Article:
Now that self-publishing has taken the literary world by storm, young writers can take advantage of this option to publish their first book—regardless of their age. In fact, hundreds of kids and teens are choosing to self-publish every year! However, fledgling writers still need a parent or legal guardian to help them successfully navigate the self-publishing process. Here’s how you can support the publishing efforts of a young writer!
What A Young Writer (And You) Should Know Before Self-Publishing
Self-publishing is a complex process. Young writers may not understand the time commitment and technical aspects of self-publishing. Just because the writer isn’t an adult doesn’t mean that the book should look sloppy and amateurish. Manuscripts should be edited, revised, proofread, and properly formatted before self-publishing can begin. Does your six-year-old (or even sixteen-year-old) have the necessary dedication and patience to see the project through to completion?
A book needs an audience. Will this book be presented to select friends and family only, or does your child hope to reach a wider audience? Keep in mind: You may think your youngster has written a masterpiece, but it’s just possible you’ve been swayed by your affection for the author. Will readers who aren’t the writer’s proud parents, relatives, or friends feel the same way?
Be sure to discuss with young authors the effects that becoming a “teen author” could have on their lives. If the book is a success, will the attention be too much to handle? And what if the book is a flop—or ridiculed? Would the writer be able to deal with the disappointment?
The work doesn’t stop at publication. For a book to have any success with the public, it needs to be promoted. And who’s going to be pitching that book while your young author is studying for midterms or staying late at band practice? Probably you. If your underage writer does handle any of the publicity work, you’ll most likely have to be right there as well, handing out free bookmarks and chatting up potential buyers.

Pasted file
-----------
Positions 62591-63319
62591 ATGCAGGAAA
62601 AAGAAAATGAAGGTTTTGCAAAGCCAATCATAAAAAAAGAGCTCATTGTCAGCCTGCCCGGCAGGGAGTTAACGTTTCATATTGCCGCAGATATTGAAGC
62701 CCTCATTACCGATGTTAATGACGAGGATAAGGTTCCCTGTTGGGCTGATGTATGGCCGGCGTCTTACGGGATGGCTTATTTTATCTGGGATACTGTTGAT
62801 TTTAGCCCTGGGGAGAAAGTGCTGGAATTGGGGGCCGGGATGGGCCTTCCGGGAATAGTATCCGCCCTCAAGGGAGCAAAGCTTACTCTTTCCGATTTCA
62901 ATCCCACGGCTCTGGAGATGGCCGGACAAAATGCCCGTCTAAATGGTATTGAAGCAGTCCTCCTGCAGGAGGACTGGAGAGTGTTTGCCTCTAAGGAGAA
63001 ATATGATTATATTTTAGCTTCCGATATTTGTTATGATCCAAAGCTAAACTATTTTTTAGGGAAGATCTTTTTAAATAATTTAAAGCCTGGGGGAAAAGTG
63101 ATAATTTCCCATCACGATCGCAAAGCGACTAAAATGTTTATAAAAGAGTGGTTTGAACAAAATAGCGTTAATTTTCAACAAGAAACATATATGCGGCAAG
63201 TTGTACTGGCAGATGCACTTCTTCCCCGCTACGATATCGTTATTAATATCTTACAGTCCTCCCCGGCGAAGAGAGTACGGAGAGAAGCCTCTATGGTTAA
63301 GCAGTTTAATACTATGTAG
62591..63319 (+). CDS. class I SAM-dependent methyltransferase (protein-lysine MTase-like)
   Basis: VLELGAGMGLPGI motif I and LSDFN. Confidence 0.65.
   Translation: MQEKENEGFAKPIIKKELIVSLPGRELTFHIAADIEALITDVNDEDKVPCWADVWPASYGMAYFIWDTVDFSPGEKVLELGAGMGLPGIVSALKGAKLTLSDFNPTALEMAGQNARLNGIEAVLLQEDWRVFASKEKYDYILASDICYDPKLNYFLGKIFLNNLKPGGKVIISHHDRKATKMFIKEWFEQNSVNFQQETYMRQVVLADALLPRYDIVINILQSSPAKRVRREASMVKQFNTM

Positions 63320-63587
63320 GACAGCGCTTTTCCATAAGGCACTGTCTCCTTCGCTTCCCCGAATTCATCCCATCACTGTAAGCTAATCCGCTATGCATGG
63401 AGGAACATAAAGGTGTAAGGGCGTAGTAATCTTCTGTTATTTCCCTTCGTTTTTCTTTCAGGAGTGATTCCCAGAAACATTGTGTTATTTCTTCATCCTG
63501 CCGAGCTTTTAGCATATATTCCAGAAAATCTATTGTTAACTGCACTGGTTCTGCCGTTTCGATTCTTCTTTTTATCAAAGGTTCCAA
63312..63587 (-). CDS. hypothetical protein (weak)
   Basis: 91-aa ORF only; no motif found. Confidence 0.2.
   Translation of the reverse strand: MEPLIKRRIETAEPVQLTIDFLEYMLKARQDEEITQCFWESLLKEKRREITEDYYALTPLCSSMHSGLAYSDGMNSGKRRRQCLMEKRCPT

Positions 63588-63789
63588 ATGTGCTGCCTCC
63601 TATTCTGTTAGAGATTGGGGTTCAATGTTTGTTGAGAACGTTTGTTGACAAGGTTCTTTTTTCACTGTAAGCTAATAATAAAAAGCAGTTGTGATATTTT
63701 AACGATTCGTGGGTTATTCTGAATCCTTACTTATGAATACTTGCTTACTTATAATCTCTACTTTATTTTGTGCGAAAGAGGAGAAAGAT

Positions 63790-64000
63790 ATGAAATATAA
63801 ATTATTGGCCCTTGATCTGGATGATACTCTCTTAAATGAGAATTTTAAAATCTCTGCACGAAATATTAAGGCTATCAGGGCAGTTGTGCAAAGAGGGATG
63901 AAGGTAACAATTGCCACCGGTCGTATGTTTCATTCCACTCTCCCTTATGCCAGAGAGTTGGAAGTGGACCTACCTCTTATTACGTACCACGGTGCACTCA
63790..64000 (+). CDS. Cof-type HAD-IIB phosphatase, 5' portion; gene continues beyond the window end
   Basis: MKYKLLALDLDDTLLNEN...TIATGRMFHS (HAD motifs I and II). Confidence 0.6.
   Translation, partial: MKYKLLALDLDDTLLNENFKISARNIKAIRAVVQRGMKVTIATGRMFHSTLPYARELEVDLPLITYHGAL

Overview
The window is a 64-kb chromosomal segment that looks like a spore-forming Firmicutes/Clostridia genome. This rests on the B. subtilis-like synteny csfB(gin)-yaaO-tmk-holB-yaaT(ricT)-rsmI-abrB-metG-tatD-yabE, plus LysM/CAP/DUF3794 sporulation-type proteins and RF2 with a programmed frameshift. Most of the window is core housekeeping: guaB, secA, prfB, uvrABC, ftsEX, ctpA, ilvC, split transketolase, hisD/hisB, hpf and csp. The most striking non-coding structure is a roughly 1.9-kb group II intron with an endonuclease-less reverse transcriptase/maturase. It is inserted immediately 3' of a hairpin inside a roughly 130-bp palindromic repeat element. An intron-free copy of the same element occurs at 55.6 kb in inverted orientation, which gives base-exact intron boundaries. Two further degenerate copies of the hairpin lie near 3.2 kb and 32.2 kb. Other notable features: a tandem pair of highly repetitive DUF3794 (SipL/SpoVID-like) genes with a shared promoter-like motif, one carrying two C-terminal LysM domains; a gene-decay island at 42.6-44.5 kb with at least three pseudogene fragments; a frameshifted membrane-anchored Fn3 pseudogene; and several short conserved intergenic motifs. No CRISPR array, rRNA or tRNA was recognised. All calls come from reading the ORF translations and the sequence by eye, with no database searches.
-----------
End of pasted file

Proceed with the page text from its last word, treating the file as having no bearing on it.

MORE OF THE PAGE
There are legal requirements that must be met. Remember, the author will be under the legal age of eighteen and therefore unable to enter contracts with publishers (or sites like Amazon). So you must be the author’s legal guardian if you intend to help with the self-publishing process. And you might want to familiarize yourself with copyright law and how it may affect your situation.
Consider building up publication credits first. Here’s the same advice we would give to our adult clients: Before self-publishing, young writers should submit work to journals and anthologies that are geared toward their age group.
Self-Publishing Options For Young Authors
If your young author simply wants to publish a few books, office supply stores (Staples, OfficeMax, etc.) offer inexpensive, easy options for printing and even binding books.
There are also online self-publishing tools specifically for younger writers.
Just like adult writers, young authors thrive on positive feedback and the thrill of being published. If your fledgling writer is ready to take on the demands of self-publishing a book, offering your help and support is one of the best gifts you can give!
QUESTION: Do you know a child or teen writer who’s interested in self-publishing a book?
My first self-published “book” was 44 years ago. I wrote a series of 9 short stories-not 10, mind you—and my brother helped me “publish” it. We put all my handwritten 3-hole punched pages between two sheets of construction paper and tied it all up with some ribbon. I hand wrote the cover. Things have come a long way since then.